Are you looking for something to do then why dont you visit Alicante the most beautiful place to see.
Alicante is a city and municipality in the Valencian Community, Spain. It is the capital of the province of Alicante and a historic Mediterranean port. The population of the city was 337,482 as of 2020, the second-largest in Valencian Community. Alicante is a port city on Spain’s southeastern Costa Blanca, and the capital of the Alicante province. Its old town, Barrio de la Santa Cruz, has narrow streets, colored houses and a nightlife scene. From here, an elevator or a steep climb leads to medieval Castillo de Santa Bárbara, set on a hilltop with sweeping views of the Mediterranean coast.
The history of Alicante port.
The Port of Alicante has been reinventing itself since the industrial decline the city suffered in the 1980s (with most mercantile traffic lost to Valencia’s harbour). In recent years, the Port Authority has established it as one of the most important ports in Spain for cruises, with 72 calls to port made by cruise ships in 2007 bringing some 80,000 passengers and 30,000 crew to the city each year. The moves to develop the port for more tourism have been welcomed by the city and its residents, but the latest plans to develop an industrial estate in the port have caused great controversy.
Around the port at Alicante are a few companies that provide boat trips. This might be a brief catamaran cruise in the sea next to the city, but if you want to make a day of it you should definitely consider a trip to Tabarca Island. It’s just a couple of kilometres off the coast to the south, but feels like a different world. There’s a small, walled community on Tabarca with the same kind of whitewashed houses and blue shutters you’ll see in Alicante’s old-town. Only here there’s no need for cars or any other modern conveniences! Check out the little church of St. Peter and St. Paul, and walk through the island’s sparse landscape to see the lighthouse.
Places to visit in Alicante.
Castle of Santa Barbara:
Crowning Benacantil mountain, the vast, monumental rock looming over Alicante, is a fortress with medieval Arab origins. The most recent renovations took place during Spain’s Golden Age in the 1500s, but if you look closely you’ll find little fragments from Moorish times. If you go on foot the best time to make the climb is early in the morning before the sun is at its fiercest, but there’s also a lift that runs from just behind Postiguet Beach. Everyone should get up to the battlements and gaze in awe at the panorama of Alicante, the Mediterranean and dark, mountainous countryside.
Explanada de España:
Alicante’s refined, marble-laid promenade is useful for way-finding, as it starts in the old-town and continues along the city’s seafront next to the marina. In most Spanish cities a family walk is part of the lifestyle, and promenades like the Explanada de España help you do it in style. You’ll get a real sense of Alicante’s ambience as you stroll beneath the palms and watch daily life in the city unfold around you at terraces and market stalls. There are lovely coastal views, and after dark in summer this brightly lit walkway benefits from refreshing sea breezes at the end of sweltering days.
Alicante’s MARQ Provincial Archaeological Museum is just the place if you’re wondering about Alicante’s origins. You’ll start in prehistory with the hunter gatherers and see the first hand-crafted metallic items forged around Alicante. Then there’s the Iberian room, devoted to the many pre-Roman archaeological sites close by that have yielded wonderful pieces of sculpture and ceramics. The Roman city of Lucentum was close to modern Alicante and the wide range of pottery, jewellery and other everyday items recovered from digs there. Perhaps most thrilling of all are the displays that cover medieval times, when for a brief period, Jewish, Islamic and Christian cultures existed side-by-side.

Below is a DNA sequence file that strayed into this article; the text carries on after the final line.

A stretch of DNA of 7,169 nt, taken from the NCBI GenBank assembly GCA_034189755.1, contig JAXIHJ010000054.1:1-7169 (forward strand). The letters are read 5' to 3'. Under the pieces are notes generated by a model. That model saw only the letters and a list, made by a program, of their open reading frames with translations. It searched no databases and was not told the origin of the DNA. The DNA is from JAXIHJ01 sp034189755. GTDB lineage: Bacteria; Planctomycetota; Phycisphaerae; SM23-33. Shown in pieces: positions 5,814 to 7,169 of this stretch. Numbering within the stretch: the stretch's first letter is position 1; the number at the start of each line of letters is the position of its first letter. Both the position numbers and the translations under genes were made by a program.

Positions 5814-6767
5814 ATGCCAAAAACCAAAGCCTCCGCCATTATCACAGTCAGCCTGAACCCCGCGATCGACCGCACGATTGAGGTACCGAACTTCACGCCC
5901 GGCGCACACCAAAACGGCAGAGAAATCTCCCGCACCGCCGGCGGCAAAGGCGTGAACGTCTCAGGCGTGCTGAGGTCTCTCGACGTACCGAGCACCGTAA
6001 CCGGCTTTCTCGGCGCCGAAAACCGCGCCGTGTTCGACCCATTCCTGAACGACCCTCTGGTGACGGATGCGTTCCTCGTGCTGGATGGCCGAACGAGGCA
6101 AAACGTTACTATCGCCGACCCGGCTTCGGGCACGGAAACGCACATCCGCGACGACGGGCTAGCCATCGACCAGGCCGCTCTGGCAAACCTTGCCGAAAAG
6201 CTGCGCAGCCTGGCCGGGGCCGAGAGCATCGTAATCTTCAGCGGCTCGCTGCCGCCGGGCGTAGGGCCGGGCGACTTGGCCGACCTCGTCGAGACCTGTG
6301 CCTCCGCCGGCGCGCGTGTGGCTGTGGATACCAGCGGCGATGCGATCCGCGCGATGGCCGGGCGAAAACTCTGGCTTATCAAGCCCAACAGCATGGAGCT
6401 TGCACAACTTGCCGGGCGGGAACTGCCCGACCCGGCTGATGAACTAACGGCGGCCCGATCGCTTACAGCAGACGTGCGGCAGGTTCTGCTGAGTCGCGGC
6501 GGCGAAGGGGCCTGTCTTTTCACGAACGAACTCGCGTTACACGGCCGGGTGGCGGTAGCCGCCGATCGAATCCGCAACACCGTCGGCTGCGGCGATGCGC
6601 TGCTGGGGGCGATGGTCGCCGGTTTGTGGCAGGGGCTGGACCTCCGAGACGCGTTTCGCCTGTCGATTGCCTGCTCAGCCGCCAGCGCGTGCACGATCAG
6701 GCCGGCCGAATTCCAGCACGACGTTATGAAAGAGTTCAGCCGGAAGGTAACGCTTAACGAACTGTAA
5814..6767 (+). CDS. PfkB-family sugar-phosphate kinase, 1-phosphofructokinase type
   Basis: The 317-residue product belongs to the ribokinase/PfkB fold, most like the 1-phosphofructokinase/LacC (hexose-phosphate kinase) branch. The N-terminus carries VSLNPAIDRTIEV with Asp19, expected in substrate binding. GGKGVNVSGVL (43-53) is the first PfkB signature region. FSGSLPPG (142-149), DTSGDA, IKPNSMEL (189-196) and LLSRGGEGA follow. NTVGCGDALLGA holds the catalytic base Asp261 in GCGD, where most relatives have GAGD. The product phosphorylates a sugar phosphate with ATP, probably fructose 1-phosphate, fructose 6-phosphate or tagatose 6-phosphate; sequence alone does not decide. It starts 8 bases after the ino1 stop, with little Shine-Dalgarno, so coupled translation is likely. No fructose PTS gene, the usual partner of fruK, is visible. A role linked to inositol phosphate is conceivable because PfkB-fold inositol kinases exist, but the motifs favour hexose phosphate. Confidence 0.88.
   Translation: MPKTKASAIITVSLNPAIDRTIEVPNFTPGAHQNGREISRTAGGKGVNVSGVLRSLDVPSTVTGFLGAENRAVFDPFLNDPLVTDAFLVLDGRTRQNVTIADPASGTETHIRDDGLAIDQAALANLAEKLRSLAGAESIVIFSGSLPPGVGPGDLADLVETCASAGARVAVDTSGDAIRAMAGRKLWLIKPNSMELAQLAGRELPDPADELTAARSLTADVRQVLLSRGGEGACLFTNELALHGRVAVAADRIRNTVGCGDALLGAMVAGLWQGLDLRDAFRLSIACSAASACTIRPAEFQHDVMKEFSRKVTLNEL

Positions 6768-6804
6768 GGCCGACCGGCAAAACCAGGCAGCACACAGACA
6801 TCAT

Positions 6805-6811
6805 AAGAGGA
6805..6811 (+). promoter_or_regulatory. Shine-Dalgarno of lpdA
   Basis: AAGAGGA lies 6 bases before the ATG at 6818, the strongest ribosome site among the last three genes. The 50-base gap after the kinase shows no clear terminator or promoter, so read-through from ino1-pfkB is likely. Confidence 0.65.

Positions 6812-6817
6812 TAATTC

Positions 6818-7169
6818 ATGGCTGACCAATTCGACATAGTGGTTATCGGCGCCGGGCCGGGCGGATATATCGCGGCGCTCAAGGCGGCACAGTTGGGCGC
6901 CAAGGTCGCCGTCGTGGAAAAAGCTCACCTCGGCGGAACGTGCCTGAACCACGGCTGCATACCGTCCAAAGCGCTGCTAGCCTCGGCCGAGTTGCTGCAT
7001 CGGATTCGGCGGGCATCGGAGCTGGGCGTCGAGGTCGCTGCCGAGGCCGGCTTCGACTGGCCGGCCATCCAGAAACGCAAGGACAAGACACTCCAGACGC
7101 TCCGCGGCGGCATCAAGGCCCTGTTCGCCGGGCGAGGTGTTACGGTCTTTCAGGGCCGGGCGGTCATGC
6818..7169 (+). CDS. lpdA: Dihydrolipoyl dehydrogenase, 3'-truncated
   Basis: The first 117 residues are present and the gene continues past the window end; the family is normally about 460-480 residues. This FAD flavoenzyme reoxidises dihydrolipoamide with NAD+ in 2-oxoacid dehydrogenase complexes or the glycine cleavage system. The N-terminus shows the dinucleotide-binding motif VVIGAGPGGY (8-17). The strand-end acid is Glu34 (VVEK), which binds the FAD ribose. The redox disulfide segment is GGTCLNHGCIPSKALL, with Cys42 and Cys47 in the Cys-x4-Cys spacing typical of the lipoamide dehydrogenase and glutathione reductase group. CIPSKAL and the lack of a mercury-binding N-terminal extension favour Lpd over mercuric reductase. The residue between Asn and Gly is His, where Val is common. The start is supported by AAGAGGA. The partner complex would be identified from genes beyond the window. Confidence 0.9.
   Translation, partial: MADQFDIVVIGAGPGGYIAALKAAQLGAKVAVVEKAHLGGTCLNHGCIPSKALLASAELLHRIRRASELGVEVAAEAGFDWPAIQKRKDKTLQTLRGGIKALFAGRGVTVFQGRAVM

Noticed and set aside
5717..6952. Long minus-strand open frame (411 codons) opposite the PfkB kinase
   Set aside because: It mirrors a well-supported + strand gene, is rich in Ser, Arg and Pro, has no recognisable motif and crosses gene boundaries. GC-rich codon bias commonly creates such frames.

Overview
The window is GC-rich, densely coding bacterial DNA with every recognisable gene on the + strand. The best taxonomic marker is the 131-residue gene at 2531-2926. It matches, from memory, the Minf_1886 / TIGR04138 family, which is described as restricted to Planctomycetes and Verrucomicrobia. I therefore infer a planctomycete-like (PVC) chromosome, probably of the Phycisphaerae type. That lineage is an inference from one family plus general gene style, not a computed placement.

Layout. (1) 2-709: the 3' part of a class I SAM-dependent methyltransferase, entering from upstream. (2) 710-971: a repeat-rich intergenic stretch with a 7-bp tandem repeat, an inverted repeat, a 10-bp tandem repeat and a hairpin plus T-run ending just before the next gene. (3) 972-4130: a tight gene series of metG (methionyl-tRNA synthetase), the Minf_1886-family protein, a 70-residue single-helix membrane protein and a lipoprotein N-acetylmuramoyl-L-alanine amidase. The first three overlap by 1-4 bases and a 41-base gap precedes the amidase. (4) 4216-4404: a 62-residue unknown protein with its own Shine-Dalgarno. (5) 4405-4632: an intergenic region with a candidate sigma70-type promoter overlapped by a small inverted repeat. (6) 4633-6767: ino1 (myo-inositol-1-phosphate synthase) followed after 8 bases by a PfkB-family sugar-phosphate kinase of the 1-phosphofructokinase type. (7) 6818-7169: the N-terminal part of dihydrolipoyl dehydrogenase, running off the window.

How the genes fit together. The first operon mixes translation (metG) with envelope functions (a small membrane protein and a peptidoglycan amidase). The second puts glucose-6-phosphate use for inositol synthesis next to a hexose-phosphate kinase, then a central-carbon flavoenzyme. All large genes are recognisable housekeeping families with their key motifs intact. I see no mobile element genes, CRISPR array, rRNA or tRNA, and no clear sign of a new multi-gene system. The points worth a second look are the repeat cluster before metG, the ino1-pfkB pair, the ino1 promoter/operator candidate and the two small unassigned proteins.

Right next to the old-town is a very serviceable beach, if you don’t want to travel far for a dose of sea and sand. Playa del Postiguet is a finger of golden sand washed by very light waves. You have to wade out quite far before the sea even reaches waist-height and from the water there are great views back to the dominant walls of Santa Barbara. Given its size and location, the beach can get a bit hectic in summer, but the central location means there’s no shortage of places to pick up lunch.
The history of Alicante.
After several decades of being the battlefield where the Kingdom of Castile and the Crown of Aragon clashed, Alicante became a major Mediterranean trading station exporting rice, wine, olive oil, oranges and wool. But between 1609 and 1614 King Felipe III expelled thousands of Moriscos who had remained in Valencia after the Reconquista, due to their cooperation with Barbary pirates who continually attacked coastal cities and caused much harm to trade. This act cost the region dearly; with so many skilled artisans and agricultural labourers gone, the feudal nobility found itself sliding into bankruptcy. Conditions worsened in the early 18th century; after the War of Spanish Succession, Alicante went into a long, slow decline, surviving through the 18th and 19th centuries by making shoes and growing agricultural produce such as oranges and almonds, and thanks to its fisheries. The end of the 19th century witnessed a sharp recovery of the local economy with increasing international trade and the growth of the city harbour leading to increased exports of several products.
Where you could visit in Alicante:
- Explanada de España:
- Archaeological Museum of Alicante
- Placa Dr. Gómez Ulla, S/N, 03013 Alacant, Alicante
- Basilica of St Mary of Alicante
- Pl. Sta. María, 1, 03001 Alicante
- Playa del Postiguet
- Santa Bárbara Castle
- 03002 Alicante
- Mushroom walk
- Calle san francisco, 32, 36, 03001 alicante
- Alicante Cathedral
- Plaza de, Pl. del Abad Penalva, 2, 03002 Alicante